AKRON — As the year winds to a close, dealers throughout the U.S. find themselves coping with a growing dichotomy — rising consumer demand versus product shortages and looming price increases.
According to nearly every market forecast, demand for tires and automotive services has stabilized and is on the rise again after the COVID-19 pandemic-induced collapse in the first half of the year.
That recovering demand, coupled with the weeks-long shutdown of production at most North American tire factories, has created a shortage of product in most key categories, according to executives with Bridgestone Americas, Cooper Tire & Rubber Co. and Goodyear during recent conference calls.
- This article appears in the Nov. 23 print edition of Tire Business.
In Cooper's third-quarter results call, President and CEO Brad Hughes put customers on notice they would be experiencing product shortages in the fourth quarter and potentially into the new year as Cooper struggled to rebuild inventories that had been drawn down because of production shutdowns in the first half of the year.
Goodyear Chairman, President and CEO Richard Kramer echoed those views in Goodyear's third-quarter earnings call, saying demand was exceeding both Goodyear's and the industry's expectations. The company started ramping up production in the quarter to replenish depleted stocks, but the rising demand was outrunning that build.
During Bridgestone's recent 2020 consumer business conference, company executives acknowledged their company was experiencing shortages as well, but that the company is tapping into its global production assets to bring in tires from Asia, Europe and Latin America to help rebuild inventories.
In a call with Tire Business, Riccardo Cichi, president and chief sales officer, North America, for Bridgestone Americas, said his firm's research shows dealers are reporting 70% to 75% fill rates, down from the 90% most dealers had come to expect in recent years.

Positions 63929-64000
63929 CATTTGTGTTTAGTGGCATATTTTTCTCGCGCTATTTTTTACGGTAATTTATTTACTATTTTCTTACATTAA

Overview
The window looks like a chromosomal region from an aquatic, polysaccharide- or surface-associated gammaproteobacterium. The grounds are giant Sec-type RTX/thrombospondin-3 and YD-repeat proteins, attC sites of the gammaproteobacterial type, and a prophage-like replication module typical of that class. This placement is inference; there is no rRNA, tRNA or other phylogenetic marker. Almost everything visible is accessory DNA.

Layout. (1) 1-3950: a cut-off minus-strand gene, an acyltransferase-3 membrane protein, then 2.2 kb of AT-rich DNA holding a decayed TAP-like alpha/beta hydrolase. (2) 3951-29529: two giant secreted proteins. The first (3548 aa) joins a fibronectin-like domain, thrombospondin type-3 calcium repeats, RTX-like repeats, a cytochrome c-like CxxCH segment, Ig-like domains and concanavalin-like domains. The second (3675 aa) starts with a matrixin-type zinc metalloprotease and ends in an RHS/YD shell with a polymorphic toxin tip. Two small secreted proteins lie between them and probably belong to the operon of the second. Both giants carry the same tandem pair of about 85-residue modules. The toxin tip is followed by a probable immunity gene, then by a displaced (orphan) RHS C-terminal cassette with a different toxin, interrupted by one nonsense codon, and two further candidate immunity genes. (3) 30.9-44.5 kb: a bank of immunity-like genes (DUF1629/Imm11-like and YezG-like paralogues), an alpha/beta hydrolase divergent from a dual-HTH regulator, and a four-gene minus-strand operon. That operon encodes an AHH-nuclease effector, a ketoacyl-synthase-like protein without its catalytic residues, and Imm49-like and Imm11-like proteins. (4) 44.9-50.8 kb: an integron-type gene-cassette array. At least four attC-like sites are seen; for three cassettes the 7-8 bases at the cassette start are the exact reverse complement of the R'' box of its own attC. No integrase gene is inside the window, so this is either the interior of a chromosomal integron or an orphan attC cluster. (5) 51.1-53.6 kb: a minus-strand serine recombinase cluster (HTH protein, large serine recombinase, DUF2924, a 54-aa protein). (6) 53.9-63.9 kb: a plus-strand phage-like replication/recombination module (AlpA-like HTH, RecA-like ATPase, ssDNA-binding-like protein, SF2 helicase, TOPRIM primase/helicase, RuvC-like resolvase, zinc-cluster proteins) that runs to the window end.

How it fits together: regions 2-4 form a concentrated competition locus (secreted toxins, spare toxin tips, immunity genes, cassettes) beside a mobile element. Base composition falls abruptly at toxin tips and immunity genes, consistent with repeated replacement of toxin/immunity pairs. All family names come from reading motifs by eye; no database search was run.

Fill rates range from 50% to 90%, depending on the product category, he said. Bridgestone also is working with its dealers to use the full Bridgestone and Firestone portfolio to find substitutes where possible.
In many cases, however, tire sizing in North America is distinct versus other regions, which makes it hard for U.S.-based manufacturers to source key SKUs, especially the larger rim-diameter SUV/CUV sizes, from overseas.
This market anomaly may help explain why passenger and light truck tire imports from Mexico were up 27% and 39%, respectively, in the third quarter, according to Department of Commerce data.
Light truck tire imports overall increased nearly 20%, the data show, while passenger tire imports were down 2% from the 2019 quarter.
Mr. Cichi also acknowledged that Bridgestone and the industry in general experienced a "flight to value" in the second quarter, as customers who were buying shifted to lower-tier brands. The situation has since eased, he noted, but the major brand makers have to be diligent and work with their dealer networks to rebuild brand equity.
Independent wholesalers contacted by Tire Business confirmed shortages across various sectors, with one saying "some domestic are still playing catch up but import products are rolling in pretty strong from all countries."
One wholesaler noted that smaller distributors are feeling the supply/demand pinch more than larger ones, who have more product in inventory.
In addition, the late onset of winter in most regions is alleviating pressure on the winter tire segment, another wholesaler said.
One wholesaler said it expects the situation to worsen over the next several weeks, particularly in sectors where overseas manufacturers are active, including the specialty trailer segment.
On the pricing front, entry-level product prices are rising in anticipation of the antidumping/countervailing-duty determination due before year-end on passenger and light truck imports from South Korea, Taiwan, Thailand and Vietnam.